"The bug allowed anyone to view a limited number of another user's most recently uploaded photos irrespective of the privacy settings for these photos...Upon discovering the bug, we immediately disabled the system, and will only return functionality once we can confirm the bug has been fixed."
HOW IT WORKED:
Facebook offers a user community reporting system where you can report inappropriate content. By making this feature available, they accidentally allowed this feature to bypass privacy settings.
WHO WAS IMPACTED?
Everyone was temporarily impacted. Even the founder, Mark Zuckerburg, had photos of his girlfriend and puppy exposed.
HOW TO PROTECT YOURSELF:
Follow the Grandmom rule: If you don’t want Grandmom to see it, don’t post photos online
If you need to share photos, consider using a photo sharing site and then deleting the photos after you are done. Remember, digital is forever so they are still around even if you cannot see them.
WORD OF THE WEEK:
SCHEMER: Pronounced Scheme-er, this is a new Google product. It’s based on the concept of organizing activities into “schemes”. They have various schemes already set up that you can choose or you can submit your own. Then you can share information with others. It’s sort of a Location Check in Service (like GoWalla or Foursquare) except it is activity based.
It’s not available in Charlotte yet! You can request to be on a wait list at http://www.schemer.com/welcome
To keep up with the latest Facebook privacy settings go to:
To stay ahead of the scams out there, track Facecrooks on Facebook at:
From: "Eddie Hamm" <email@example.com>
Date: December 8, 2011 9:36:40 AM EST
Subject: Order Inquiry
Good day to you. I would like to place an order for the below listed items from your establishment to our location in TX , USA .
# Fargo 44230 Color Ribbon - YMCKO - 250 prints
# Fargo 86200 Color Ribbon - YMCKO - 500 prints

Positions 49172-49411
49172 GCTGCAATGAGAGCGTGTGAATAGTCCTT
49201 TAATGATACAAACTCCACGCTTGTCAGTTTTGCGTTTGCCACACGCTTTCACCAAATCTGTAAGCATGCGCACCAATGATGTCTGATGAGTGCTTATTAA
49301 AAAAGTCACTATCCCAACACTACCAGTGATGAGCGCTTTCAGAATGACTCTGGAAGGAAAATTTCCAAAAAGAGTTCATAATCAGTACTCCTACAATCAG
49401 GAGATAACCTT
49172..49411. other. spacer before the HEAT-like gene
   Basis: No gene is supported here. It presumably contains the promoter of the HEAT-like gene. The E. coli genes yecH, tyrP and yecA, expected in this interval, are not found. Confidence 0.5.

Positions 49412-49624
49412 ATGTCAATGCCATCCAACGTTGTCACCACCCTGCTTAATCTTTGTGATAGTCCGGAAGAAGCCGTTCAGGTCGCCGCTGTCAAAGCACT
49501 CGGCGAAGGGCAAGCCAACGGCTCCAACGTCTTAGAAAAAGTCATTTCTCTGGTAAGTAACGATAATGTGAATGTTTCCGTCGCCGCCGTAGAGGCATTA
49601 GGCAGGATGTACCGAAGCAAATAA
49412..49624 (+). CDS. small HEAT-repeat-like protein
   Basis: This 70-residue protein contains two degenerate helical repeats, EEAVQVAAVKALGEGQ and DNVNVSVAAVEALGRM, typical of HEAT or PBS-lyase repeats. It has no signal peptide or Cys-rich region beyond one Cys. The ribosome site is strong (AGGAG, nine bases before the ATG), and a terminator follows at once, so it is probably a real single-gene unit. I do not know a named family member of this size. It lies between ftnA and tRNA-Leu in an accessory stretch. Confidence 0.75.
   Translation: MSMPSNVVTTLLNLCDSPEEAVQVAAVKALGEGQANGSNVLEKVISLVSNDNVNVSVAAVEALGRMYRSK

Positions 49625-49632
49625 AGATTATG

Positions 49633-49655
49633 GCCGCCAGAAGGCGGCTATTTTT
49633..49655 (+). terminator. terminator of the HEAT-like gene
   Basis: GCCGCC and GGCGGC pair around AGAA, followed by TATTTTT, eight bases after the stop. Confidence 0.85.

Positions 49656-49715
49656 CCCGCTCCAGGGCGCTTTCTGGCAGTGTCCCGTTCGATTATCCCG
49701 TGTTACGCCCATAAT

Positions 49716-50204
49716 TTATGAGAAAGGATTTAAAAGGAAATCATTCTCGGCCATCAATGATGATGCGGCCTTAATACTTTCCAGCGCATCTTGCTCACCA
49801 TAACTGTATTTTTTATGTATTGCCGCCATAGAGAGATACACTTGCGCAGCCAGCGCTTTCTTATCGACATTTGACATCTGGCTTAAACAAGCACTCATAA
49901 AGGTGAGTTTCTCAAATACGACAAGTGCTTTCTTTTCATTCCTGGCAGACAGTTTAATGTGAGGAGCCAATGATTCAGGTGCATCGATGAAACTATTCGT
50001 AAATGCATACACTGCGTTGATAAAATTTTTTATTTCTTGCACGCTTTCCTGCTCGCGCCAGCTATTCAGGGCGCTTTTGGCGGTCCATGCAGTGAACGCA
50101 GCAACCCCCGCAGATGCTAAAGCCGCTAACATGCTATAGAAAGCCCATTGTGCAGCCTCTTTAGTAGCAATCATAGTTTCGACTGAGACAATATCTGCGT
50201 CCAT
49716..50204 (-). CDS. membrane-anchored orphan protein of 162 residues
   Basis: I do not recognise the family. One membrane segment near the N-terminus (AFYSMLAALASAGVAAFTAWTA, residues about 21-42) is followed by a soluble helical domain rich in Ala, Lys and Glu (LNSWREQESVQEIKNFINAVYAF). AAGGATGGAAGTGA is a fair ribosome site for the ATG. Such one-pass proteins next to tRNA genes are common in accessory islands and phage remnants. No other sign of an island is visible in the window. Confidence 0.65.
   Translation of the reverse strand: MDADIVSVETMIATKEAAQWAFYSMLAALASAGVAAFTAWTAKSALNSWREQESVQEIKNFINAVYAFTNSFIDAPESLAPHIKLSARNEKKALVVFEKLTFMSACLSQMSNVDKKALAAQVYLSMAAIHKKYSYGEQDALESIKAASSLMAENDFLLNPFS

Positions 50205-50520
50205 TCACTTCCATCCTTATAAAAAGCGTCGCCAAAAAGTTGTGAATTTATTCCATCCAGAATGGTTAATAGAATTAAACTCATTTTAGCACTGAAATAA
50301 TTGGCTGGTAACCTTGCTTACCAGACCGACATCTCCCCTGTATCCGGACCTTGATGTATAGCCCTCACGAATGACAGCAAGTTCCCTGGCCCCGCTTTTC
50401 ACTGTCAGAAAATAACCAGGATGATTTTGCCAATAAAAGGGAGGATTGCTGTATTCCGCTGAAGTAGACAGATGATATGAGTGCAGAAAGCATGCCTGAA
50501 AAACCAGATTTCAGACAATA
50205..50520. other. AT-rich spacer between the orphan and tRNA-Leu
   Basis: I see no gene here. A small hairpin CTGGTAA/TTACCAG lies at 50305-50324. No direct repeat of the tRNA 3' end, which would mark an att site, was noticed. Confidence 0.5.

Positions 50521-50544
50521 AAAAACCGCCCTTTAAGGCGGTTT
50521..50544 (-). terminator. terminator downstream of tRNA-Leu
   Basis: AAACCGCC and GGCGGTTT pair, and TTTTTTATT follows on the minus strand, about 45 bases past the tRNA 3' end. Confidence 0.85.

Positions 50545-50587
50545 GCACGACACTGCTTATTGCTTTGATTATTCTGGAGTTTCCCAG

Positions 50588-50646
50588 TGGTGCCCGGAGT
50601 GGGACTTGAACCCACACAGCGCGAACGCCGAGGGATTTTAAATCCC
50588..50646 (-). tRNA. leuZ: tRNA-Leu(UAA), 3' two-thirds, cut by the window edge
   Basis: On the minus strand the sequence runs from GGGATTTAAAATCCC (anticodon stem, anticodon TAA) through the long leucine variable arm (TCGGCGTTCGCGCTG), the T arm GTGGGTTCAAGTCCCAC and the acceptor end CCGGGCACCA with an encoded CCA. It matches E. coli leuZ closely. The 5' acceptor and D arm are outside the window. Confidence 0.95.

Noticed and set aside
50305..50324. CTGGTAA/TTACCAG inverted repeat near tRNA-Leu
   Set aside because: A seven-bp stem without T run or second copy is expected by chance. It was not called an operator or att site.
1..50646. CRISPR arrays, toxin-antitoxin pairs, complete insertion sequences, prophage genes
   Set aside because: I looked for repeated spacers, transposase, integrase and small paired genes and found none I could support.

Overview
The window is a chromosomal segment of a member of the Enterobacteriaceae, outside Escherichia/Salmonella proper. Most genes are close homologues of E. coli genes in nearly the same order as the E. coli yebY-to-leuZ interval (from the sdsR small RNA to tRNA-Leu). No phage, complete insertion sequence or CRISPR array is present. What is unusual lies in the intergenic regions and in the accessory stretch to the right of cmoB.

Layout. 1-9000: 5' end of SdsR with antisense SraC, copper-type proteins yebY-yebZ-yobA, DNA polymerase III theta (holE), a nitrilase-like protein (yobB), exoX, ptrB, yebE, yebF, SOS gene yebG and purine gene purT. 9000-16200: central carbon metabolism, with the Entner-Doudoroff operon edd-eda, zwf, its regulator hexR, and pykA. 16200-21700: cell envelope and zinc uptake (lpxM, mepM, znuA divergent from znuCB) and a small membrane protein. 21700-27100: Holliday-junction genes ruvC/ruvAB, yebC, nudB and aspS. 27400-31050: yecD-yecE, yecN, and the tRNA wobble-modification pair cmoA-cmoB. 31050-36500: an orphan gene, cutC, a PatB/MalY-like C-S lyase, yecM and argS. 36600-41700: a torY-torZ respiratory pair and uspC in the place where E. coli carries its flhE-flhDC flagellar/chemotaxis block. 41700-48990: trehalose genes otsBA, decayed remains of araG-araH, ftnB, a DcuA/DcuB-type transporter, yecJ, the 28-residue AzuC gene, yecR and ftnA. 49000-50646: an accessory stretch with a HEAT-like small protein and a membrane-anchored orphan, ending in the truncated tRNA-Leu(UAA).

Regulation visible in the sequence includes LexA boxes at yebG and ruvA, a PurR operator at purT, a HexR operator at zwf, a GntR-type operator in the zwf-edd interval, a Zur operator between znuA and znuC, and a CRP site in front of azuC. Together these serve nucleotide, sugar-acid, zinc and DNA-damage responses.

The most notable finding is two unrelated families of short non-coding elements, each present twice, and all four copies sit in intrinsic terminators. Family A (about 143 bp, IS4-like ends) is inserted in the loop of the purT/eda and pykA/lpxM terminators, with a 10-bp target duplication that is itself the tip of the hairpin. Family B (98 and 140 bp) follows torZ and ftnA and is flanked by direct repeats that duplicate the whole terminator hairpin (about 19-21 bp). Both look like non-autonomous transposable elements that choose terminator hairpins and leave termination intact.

# C6578DN Inkjet Cartridge (Tri-Colour)
# C1823D Inkjet Cartridge (Tri-Colour)
Looking forward for the quick response , so that i can get back to you with the qtys needed. and also let me know know the acceptable credit cards for the payment
3319 Thrash Trail
Mineola, TX 75773
NOTE: REPLY TO ( firstname.lastname@example.org )
One of the most recent phishing scams we've stumbled upon...
Information about Your Late Relation/Family Member- Final Notice
Ref: Information about Your late Relation/Family member
This is my second but final attempt to reach you in view of this subject matter.
I am Geoffrey Bell,an Conveyancer , Investment adviser/sole executor to your late relation.There is an Estate(Cash deposit in account with SNS
Bank and some landed Properties) belonging to your Late family member I will like to discuss with you; He is related to you going by the linage,
surname and country of origin.
Once I receive your information and endorse same appropriately,I shall provide you with all the privileged information/legal documents relating
to the deceased and also will give you guidelines on how to realize this goal without the breach of the law. I would respectfully request that you
treat the content of this letter as privileged and respect the integrity of the information you come by as a result of this correspondence. Contact me
immediately for more information and to begin the legal process of redeeming your lawful entitlement before the bank is compelled by law to hand
over the money to the government.
Bell & Co. Solicitors ® is a trade mark of Bell & Co. Solicitors and and regulated by the Solicitors Regulation Authority © copyright 2011. Authorized and regulated by the
Solicitors Regulation Authority. limited liability partnership, registered in England (OC321279).Bell & Co incorporating Liddingtons is a trading name of Gowen & Stevens LLP.
Sent from my BlackBerry® wireless device